That style of intimacy was a million miles away from a lot of her male counterparts who were hoping for the salacious scoop. In turn, she caught the naked vulnerability of defining artists of the era in a state of downed tools and painted scenes like a tapestry of the times as they unfurled before her flicking lens. Below you can see examples of her work from the Taschen publication Annie Leibovitz: The Early Years. 1970–1983.

(Credit: Annie Leibovitz)
(Credit: Annie Leibovitz)
(Credit: Annie Leibovitz)
(Credit: Annie Leibovitz)

Lynn Goldsmith

The revolution of punk was integral to the progression of culture as a whole. It was a movement that they’ll be talking about in a thousand years time as the moment that the stiff-upper-lip of art was smacked off of its face if there is anything left to remember it by. The fact that Lynn Goldsmith’s images of Patti Smith helped to capture the vulnerable core of it is a stunning force to behold.

“All the friends I’ve had in life since I’ve been 20, probably, my closest friends, have been collaborators,” Smith says. “I’m a worker, and I’m not that social, so my relationships, my long-term relationships, are usually work-centric, as well as love-centric, really caring about the person.” Rarely has a sense of friendship been captured with such artistic fidelity as her collaboration with Goldsmith.

As Taschen explains in Lynn Goldsmith, Patti Smith: Before Easter After, “Goldsmith’s studio shoots with Smith capture the enormous contradictions between ideals of strength and beauty, and are testament to Goldsmith’s unique ability to draw out both the cool and the spirit of her subjects.” You can check out a collection of those images below.

(Credit: Lynn Goldsmith)
(Credit: Lynn Goldsmith)
(Credit: Lynn Goldsmith)
(Credit: Lynn Goldsmith)

Bettina Rheims

Bettina Rheims’ career kickstarted back in 1978, when she took a series of photos of a group of strippers and acrobats, launching herself as a daring new eye in the photography world. Eroticism traditionally held a male gaze but Rheims entered into it and her lens didn’t flinch offering up a new take on intimacy.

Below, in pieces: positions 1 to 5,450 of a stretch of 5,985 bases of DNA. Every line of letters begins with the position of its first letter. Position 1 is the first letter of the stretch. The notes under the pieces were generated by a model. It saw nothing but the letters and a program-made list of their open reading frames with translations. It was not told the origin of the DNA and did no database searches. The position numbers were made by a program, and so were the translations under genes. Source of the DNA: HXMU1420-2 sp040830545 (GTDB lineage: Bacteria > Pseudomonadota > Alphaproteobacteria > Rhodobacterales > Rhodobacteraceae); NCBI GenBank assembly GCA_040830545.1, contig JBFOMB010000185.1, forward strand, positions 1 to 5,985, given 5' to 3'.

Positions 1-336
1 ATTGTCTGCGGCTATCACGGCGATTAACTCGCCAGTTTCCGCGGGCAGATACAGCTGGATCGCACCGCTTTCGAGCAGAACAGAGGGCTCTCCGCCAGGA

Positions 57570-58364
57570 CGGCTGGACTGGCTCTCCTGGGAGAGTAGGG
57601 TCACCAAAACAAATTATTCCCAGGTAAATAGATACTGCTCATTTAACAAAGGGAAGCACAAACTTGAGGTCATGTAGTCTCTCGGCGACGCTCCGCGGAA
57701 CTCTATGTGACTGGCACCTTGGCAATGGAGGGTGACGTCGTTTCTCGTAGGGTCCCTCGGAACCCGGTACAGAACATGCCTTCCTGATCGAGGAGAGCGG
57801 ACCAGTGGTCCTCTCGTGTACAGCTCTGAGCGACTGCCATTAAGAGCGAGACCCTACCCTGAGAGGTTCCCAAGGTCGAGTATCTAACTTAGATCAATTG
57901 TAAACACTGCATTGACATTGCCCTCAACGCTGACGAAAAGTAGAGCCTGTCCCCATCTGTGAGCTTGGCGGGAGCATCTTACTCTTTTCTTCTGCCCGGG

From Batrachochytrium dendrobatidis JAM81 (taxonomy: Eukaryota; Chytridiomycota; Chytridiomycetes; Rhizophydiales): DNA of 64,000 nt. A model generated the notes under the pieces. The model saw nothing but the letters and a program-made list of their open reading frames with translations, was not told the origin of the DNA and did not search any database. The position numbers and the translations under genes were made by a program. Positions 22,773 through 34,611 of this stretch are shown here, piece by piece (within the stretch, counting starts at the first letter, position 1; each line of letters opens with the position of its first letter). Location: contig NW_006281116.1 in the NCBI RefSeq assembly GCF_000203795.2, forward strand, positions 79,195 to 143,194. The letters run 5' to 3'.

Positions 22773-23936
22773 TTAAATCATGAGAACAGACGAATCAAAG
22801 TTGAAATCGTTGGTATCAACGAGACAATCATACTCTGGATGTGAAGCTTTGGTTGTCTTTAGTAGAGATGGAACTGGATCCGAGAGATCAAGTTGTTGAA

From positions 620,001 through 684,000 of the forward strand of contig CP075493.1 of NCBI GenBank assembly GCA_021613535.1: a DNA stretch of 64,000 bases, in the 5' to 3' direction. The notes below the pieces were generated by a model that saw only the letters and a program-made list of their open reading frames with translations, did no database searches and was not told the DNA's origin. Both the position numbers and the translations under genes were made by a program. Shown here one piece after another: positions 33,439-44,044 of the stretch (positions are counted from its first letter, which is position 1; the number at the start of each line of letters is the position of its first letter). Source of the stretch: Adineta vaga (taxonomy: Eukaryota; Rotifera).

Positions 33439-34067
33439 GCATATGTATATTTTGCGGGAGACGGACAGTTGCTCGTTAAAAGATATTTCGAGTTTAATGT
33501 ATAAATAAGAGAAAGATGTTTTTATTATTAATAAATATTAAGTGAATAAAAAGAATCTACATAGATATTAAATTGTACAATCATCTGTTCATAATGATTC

Since then, she has braced all the slings and arrows flung her way as she boldly goes where her lens leads her even if it does attract controversy. Her view, however, was that art is art and if happens to be bipartisan then so be it. “I have always believed that whether the work is my idea or a commission, it is personal work,” she once said. “In the end, as my old master Helmut Newton used to say, there are only two kinds of pictures: the good ones and the bad ones.”

With this mindset, her images have explored the Freudian side of the psyche in a boldly alluring fashion. This takes a defiant sense of artistry and a sense of boldness that has illuminated the way for others. As she once said, “I think that I first started to shoot naked women because I wanted my father to look at my images and father liked very pretty women.” There is a wry smile to the frank psychology that comes across in the images depicted below from the Taschen collection simply titled Bettina Rheims.

(Credit: Bettina Rheims)
(Credit: Bettina Rheims)
(Credit: Bettina Rheims)
(Credit: Bettina Rheims)